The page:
<input data-innovault-type="age" />
    </p>
    <p>
      <label for="height">Height</label>
      <input data-innovault-type="height" />
    </p>
    <p>
      <label for="weight">Weight</label>
      <input data-innovault-type="weight" />
    </p>

    <p>
      <label for="comments">Other Comments</label>
      <textarea data-innovault-type="comments"></textarea>
    </p>

    <p>
      <button type="submit" onclick="clearForm()">Get Started!</button>
    </p>
  </form>
  <script type="text/javascript">
    alert('Thanks for signing up!');
  </script>
</body>
</html>

This example uses the easy variant of the InnoVault SDK that automatically tokenizes string fields in the form submission. If radio buttons or select boxes were required, we’d need to use the web variant of the SDK instead (as we did last week).

When our new customers submit this form, the data is automatically collected into a JSON document, encrypted in the browser, then submitted to InnoVault for storage. The form itself will submit a data item called innovault_record_id to whatever server is specified in the form’s action parameter -- this can be used later to extract individual records, but isn’t necessary for this example itself.

Data Extraction and Sharing

While all of the data collected in the form above will be stored in an encrypted database, we want to share a subset of this data with a couple of other parties. To do that, we want to temporarily extract this data with a script and generate two different types of data we’ll write separately into the encrypted system.

The e3db platform will then empower us to securely share these new record types with a third party of our choice. The data is only ever encrypted by our script and then at the other end of the transaction by the third party who needs to use this data. For example, we want to separate data into marketing details (contact information) and anonymized health data. Each component will be written as a separate type.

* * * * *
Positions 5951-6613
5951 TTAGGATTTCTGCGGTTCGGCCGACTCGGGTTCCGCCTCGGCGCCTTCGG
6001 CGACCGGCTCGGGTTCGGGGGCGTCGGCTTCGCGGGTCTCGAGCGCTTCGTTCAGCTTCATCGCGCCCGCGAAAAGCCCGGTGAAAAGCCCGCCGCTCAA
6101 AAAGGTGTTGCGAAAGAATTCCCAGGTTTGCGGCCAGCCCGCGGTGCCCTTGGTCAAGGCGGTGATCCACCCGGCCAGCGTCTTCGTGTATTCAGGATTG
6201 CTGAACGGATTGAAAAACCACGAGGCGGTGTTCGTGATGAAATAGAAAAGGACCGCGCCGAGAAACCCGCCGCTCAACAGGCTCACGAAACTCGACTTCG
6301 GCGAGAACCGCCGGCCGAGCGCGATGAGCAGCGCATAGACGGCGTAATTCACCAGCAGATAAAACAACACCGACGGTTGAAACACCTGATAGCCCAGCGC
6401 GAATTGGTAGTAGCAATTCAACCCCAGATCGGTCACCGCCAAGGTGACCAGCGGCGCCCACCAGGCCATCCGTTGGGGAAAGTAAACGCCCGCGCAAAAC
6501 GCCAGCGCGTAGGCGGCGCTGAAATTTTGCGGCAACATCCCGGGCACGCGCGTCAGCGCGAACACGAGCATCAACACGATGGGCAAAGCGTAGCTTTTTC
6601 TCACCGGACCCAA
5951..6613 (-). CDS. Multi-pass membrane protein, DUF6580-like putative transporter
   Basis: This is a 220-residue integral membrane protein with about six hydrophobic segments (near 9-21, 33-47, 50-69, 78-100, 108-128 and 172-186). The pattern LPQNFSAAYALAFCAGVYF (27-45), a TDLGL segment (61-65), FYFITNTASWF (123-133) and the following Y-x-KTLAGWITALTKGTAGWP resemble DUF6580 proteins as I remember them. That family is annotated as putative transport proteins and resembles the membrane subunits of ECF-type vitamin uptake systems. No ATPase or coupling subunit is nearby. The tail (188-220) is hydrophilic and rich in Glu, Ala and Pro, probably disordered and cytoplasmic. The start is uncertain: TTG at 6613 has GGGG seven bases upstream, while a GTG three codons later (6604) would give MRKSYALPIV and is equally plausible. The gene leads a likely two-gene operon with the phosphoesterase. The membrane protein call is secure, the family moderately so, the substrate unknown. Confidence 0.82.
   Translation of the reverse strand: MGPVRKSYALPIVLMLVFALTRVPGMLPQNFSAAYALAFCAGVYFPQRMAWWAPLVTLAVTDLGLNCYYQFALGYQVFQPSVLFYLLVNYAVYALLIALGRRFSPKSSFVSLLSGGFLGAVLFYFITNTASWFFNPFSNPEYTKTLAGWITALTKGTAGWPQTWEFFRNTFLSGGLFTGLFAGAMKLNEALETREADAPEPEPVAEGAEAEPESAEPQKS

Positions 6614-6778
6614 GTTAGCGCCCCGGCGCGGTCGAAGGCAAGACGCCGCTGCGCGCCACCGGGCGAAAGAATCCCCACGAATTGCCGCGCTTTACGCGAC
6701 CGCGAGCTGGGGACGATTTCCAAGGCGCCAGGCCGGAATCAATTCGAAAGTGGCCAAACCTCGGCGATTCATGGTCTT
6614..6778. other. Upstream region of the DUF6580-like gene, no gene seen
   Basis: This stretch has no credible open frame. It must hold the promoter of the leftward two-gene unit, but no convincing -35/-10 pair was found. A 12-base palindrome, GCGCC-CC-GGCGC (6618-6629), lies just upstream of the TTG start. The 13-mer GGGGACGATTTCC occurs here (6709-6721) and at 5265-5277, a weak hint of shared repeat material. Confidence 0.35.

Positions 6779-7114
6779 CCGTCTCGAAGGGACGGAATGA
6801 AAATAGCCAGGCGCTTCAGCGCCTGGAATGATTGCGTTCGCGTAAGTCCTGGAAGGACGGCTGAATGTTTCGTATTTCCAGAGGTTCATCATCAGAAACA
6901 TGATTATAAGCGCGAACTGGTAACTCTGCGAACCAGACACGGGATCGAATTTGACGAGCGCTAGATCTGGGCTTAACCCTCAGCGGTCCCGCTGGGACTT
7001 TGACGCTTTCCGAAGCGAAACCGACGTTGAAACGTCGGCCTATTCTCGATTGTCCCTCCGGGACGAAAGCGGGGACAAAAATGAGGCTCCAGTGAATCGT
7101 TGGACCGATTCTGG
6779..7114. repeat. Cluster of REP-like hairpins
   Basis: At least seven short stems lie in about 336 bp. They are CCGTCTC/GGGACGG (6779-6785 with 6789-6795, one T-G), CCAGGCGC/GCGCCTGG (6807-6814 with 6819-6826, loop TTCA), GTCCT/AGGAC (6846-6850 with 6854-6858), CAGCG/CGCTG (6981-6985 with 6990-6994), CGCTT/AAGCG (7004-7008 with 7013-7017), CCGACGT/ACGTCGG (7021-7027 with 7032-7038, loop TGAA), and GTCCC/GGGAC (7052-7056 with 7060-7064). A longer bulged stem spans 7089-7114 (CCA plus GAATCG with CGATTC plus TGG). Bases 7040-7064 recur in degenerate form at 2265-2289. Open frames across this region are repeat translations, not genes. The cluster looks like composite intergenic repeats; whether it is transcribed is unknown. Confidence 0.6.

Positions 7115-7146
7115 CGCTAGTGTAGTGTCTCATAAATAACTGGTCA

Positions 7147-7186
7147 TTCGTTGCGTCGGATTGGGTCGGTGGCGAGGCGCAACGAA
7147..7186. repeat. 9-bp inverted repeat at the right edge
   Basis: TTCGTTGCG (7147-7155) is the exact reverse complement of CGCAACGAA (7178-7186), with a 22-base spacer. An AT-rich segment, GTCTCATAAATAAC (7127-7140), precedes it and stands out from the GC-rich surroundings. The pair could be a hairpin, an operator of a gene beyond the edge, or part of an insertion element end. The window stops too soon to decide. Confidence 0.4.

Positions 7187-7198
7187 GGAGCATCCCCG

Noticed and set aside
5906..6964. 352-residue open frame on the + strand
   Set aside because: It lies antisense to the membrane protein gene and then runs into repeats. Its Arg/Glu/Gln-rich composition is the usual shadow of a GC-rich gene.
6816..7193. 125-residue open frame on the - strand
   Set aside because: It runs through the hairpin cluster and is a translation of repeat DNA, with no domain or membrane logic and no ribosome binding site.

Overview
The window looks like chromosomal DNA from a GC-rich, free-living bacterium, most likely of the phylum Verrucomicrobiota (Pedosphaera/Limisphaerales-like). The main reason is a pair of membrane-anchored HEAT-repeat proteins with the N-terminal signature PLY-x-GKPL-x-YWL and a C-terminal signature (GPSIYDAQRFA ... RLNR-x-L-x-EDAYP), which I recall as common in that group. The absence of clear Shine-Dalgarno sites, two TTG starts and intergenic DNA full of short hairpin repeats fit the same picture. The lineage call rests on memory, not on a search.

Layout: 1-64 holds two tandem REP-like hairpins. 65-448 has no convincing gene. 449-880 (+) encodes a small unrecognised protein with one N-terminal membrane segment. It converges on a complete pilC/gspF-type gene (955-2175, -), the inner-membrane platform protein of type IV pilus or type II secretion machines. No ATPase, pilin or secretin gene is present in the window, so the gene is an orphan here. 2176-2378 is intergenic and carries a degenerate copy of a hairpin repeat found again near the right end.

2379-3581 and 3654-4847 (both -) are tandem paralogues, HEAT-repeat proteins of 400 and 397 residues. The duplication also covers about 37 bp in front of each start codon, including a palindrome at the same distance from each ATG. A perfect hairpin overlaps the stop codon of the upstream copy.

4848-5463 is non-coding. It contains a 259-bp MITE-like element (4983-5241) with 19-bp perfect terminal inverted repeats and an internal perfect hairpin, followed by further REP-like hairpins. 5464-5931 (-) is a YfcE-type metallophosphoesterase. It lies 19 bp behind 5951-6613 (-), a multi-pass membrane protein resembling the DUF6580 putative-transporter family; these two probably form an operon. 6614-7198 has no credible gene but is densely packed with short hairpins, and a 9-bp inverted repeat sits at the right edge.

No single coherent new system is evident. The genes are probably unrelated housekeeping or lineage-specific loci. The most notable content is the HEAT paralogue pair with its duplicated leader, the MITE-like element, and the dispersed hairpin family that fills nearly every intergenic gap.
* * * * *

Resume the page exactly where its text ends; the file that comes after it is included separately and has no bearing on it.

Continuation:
For this example, all of the scripts will be written using the PHP SDK for e3db.

This first script parses the entire account record into two objects, one representing contact information and one just the health information (thus keeping the health data anonymous).


$config = new \Tozny\E3DB\Config(
    getenv('CLIENT_ID'),
    getenv('API_KEY_ID'),
    getenv('API_SECRET'),
    getenv('PUBLIC_KEY'),
    getenv('PRIVATE_KEY'),
    getenv('API_URL')
);

$connection = new \Tozny\E3DB\GuzzleConnection($config);
$client = new \Tozny\E3DB\Client($config, $connection);

$data = true;
$raw = false;
$writer = null;
$record = null;
$type = 'account';
$client->query($data, $raw, $writer, $record, $type);
foreach($records as $record) {
  $client->write('contact', [
    'name'     => $record->data['fullname'],
    'address1' => $record->data['address1'],
    'address2' => $record->data['address2'],
    'city'     => $record->data['city'],
    'state'    => $record->data['state'],
    'zip'      => $record->data['zip'],
  ]);

  $client->write('health', [
    'age'    => $record->data['age'],
    'height' => $record->data['height'],
    'weight' => $record->data['weight'],
  ]);
}

The last step is to share the data with a third party. Given the ID of an e3db client controlled by the marketing company, sharing the contact records becomes a matter of:


$config = new \Tozny\E3DB\Config(
    getenv('CLIENT_ID'),
    getenv('API_KEY_ID'),
    getenv('API_SECRET'),
    getenv('PUBLIC_KEY'),
    getenv('PRIVATE_KEY'),
    getenv('API_URL')
);

$connection = new \Tozny\E3DB\GuzzleConnection($config);
$client = new \Tozny\E3DB\Client($config, $connection);

$marketing_id = '11111111-1111-1111-1111-111111111111';
$health_id = '22222222-2222-2222-2222-222222222222';

$client->share('contact', $marketing_id);
$client->share('health', $health_id);

The only difference between the sharing operations is the client ID used during the share operation. Also, record types only need to be shared once. The next time a health or contact record are written by this particular client they’ll be available to these secondary clients immediately.

Next Steps

InnoVault is a great piece of technology for securely collecting data from end users through a browser. When paired with the full e3db SDK on a secure server, it becomes both a data collection and secure collaboration platform.

A next step would be to leverage the Java SDK with a hosted utility like Amazon Lambda. A secure environment will allow for the extraction and re-sharing of data without ever exposing the full collection to any one person.

A next step for anyone just getting started, would be to create an InnoVault account and give the platform a try. It’s free for the first 2,000 records stored to give developers a chance to get hands-on experience before making a commitment.